Capt. David Bedard, commander of the 134th Public Affairs Detachment, Alaska Army National Guard, poses for a photo on an M2A4 Howitzer cannon on Joint Base Elmendorf-Richardson, Alaska, Nov. 6, 2020.
Released: November 6, 2020
By: Edward Eagerton
Joint Force Headquarters Public Affairs
JOINT BASE ELMENDORF-RICHARDSON, Alaska — November is National American Indian Heritage month, also known as American Indian and Alaska Native Heritage Month. During this time, the United States honors and celebrates the diverse cultures, traditions, and histories of America's indigenous people. One such person, currently serving in the Alaska Army National Guard, is Capt. David Bedard, commander of the 134th Public Affairs Detachment, who also serves during the week as the civilian public affairs specialist for the 176th Wing, Alaska Air National Guard.
Bedard is half Inupiaq from his mother's side of the family, and he is part Cree Indian from his Canadian-born father. Though the mix of cultures from either side of his family gives him a more diverse history to draw from, one thing his entire family has in common is a rich tradition of service in the military, which is consistent with the rate in which Native American Indian and Alaska Natives serve this country.
"According to the National Indian Council on Aging," explained Bedard, "Natives serve in the military at five times the rate of the general populace. My father, part Cree, met my Inupiaq mother while he was stationed here at Elmendorf with the Air Force in the 60s. My father's father was a Canadian who joined the U.S. Army during World War I as a French interpreter. My mother's father was a scout in the Alaska Territorial Guard, a militia force comprising primarily of Natives, during World War II. I wouldn't even be here if it wasn't for my ancestors' military service."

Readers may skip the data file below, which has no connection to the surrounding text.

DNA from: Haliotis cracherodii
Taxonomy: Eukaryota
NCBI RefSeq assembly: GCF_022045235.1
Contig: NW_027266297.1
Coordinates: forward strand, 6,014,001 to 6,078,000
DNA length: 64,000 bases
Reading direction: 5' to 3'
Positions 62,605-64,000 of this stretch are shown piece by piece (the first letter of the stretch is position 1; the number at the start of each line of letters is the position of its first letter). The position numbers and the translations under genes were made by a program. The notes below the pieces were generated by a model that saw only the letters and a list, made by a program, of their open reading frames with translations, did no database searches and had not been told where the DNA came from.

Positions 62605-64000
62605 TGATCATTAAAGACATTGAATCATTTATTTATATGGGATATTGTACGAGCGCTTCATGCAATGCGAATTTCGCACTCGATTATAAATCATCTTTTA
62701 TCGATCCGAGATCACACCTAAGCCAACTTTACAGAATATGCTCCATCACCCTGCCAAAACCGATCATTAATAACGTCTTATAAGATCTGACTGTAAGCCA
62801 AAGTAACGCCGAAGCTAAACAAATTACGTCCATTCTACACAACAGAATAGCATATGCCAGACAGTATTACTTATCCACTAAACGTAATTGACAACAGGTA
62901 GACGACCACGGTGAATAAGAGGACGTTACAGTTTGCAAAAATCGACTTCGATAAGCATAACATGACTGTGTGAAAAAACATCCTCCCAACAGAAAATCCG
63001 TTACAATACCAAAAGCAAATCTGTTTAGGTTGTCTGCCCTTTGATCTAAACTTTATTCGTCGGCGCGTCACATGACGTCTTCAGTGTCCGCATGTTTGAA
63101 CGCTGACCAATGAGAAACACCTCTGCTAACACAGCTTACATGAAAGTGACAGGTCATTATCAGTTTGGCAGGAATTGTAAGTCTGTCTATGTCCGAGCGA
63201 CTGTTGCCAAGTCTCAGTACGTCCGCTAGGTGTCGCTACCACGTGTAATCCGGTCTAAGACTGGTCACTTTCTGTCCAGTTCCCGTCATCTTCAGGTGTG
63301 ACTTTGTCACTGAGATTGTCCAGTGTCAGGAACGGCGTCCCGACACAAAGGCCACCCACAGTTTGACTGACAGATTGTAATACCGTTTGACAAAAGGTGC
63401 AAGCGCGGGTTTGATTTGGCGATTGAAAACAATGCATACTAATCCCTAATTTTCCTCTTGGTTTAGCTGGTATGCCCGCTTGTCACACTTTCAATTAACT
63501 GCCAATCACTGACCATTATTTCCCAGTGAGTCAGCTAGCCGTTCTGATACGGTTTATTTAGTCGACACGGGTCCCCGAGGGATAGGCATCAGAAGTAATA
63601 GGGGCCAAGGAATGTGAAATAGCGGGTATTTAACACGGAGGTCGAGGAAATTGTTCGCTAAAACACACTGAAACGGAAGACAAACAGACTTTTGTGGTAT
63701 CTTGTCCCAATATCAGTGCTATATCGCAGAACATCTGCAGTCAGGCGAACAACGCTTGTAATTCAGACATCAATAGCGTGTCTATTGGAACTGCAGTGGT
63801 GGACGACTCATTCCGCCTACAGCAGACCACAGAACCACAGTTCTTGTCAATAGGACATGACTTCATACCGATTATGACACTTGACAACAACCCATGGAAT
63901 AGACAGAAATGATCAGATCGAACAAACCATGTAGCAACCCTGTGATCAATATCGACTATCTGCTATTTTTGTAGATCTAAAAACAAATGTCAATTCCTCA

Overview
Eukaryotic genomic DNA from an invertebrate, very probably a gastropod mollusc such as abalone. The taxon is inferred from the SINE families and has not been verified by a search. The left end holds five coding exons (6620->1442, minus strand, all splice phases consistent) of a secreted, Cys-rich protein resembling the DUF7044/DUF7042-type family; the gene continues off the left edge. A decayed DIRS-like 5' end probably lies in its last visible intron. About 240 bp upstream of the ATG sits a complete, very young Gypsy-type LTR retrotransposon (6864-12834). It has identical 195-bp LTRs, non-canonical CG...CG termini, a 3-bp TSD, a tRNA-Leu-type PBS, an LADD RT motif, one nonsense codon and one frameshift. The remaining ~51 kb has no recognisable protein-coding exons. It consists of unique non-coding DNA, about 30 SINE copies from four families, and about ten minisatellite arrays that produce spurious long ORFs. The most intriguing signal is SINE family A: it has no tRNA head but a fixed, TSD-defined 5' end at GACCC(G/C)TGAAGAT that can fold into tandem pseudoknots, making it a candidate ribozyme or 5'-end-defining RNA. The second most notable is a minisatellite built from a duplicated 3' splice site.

Bedard's own journey into service began in Fairbanks, where he graduated from the University of Alaska, Fairbanks, with a degree in history. He chose to go to school in Fairbanks, he explained, because at the time, the program in Fairbanks was geared towards providing opportunities to be commissioned in the U.S. Army.
"After I graduated," he said, "I went to training at Ft. Sill, Oklahoma for the Field Artillery Officer Basic Course to become a field artillery officer, and then I was stationed back at Ft. Wainwright, Alaska."
"For me," Bedard continued, "military service has always been about a deep sense of community that follows a clear code of conduct. I think that tracks with many Natives' sensibilities, as those things are also inherent in their culture's community. When terrorists drove jetliners into buildings on 9/11, I felt a deep sense of injury and an equal sense of responsibility to the community to defend. These experiences aren't unique to Natives, but they are acutely present in my journey as a Native troop."
After a Soldier completes their initial training in the U.S. Army, they are assigned a duty station that may be anywhere in the world. In this case, Bedard explained, he included Ft. Wainwright on his wish list of places he hoped to be stationed, but there was no guarantee that he would get the duty station he hoped for. As it were, he ended up having the opportunity to go back home to Alaska, where served with the 172nd Striker Brigade Combat Team at Ft. Wainwright.
Under a program called the Unit Manning System, which stabilized Soldiers in one place for eight years, Bedard was able to spend the entirety of his eight years of service in the active duty Army there. It was with the 172nd SBCT that he deployed to Iraq in 2005 and 2006. During this deployment, he reflected more on his heritage.